• Part A (hospital coverage) – Part A pays hospital costs. It also includes some benefits for skilled home care, hospice care, and the first 100 days of skilled nursing care. Importantly, most individuals will not have to pay any premiums for Part A, as they paid for it through payroll taxes while working.
  • Part B (medical coverage) – Part B covers outpatient healthcare visits such as doctors, outpatient surgery, diagnostic medical equipment, and ambulance services. Part B comes at an additional premium that starts at about $150 per month, but as we noted becomes more expensive with income over certain thresholds.
  • Part C (Medicare Advantage) – Part C plans contract with medicare to provide Medicare A and B benefits. These bundled plans are often available for only the cost of the standard Part B premium. The vast majority of these plans follow the network model (HMO or PPO).
  • Part D (prescription drug coverage) – Part D plans are optional prescription drug plans, but are available to everyone who is Medicare eligible. They are available as both standalone plans and as part of Part C Medicare Advantage plans. Like Part B, Part D coverage comes at the cost of an additional monthly premium, which is also subject to income thresholds that make coverage more expensive.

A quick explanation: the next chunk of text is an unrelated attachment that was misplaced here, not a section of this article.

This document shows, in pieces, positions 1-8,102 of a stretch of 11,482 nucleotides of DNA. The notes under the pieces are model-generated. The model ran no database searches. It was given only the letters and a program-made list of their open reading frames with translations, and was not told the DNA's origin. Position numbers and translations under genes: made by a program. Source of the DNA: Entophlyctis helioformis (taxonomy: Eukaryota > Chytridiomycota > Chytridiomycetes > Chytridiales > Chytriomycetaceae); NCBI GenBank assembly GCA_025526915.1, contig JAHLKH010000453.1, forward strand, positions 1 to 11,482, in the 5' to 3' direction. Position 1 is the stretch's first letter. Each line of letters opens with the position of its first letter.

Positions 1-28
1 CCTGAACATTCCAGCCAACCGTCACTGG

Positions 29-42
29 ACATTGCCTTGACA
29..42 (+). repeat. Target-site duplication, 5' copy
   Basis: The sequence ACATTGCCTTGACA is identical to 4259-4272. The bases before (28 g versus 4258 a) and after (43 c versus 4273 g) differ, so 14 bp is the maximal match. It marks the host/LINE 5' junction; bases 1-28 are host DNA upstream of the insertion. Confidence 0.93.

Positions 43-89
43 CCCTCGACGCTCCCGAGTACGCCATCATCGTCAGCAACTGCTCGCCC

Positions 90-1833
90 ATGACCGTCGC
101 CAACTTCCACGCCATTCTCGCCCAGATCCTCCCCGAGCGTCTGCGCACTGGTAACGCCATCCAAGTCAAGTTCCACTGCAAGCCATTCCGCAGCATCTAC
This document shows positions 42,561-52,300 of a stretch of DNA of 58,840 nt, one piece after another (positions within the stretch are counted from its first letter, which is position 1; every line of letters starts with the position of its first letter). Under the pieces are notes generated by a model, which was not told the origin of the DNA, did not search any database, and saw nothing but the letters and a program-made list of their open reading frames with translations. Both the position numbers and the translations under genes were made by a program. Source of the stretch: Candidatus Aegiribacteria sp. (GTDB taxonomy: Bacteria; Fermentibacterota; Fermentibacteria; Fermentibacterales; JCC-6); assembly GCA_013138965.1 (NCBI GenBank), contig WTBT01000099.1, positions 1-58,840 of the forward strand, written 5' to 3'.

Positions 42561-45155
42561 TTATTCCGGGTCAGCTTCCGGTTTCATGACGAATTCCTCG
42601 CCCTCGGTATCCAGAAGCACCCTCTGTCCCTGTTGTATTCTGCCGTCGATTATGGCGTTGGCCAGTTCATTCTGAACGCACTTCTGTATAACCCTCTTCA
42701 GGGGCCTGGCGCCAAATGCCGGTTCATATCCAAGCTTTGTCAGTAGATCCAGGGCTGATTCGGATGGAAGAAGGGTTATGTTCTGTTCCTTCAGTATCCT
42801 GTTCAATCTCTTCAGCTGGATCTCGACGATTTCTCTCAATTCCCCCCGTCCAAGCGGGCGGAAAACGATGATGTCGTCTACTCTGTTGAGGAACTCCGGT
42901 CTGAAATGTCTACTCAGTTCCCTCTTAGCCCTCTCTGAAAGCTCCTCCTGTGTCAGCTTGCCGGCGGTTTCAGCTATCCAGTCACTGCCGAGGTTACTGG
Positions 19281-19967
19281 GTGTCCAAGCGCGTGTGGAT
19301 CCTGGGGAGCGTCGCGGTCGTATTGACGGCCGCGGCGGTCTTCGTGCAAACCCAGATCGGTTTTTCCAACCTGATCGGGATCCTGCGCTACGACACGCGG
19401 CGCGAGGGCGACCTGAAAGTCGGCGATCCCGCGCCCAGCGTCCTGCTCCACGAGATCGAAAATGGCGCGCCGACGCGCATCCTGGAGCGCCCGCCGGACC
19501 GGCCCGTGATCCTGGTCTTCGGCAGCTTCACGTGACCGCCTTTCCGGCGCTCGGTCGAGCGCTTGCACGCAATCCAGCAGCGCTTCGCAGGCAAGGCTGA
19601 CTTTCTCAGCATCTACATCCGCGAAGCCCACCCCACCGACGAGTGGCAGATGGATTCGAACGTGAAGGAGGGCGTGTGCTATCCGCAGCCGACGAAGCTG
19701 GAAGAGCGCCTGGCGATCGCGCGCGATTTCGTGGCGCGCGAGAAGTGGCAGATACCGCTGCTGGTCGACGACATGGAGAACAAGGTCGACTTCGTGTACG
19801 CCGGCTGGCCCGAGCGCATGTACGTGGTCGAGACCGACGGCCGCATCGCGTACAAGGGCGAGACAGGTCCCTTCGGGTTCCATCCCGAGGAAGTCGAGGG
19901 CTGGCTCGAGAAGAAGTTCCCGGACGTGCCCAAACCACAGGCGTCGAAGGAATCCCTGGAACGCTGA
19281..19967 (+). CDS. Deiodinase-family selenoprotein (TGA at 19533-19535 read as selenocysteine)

• Medicare supplemental insurance (Medigap) – Medigap consists of private policies that are designed to cover expenses not covered under Part A or Part B. These policies are commonly used to “fill the gap” that Part A and Part B leaves, namely by covering copayments, deductibles, and coinsurance. Medigap comes at an added cost as well, and you must be enrolled in Part and B in order to be eligible

Depending on the criteria you identified as most important to you in Step 1, the matrix below presents some policy types that might be most appropriate given your priorities.

Source: Vanguard Advisors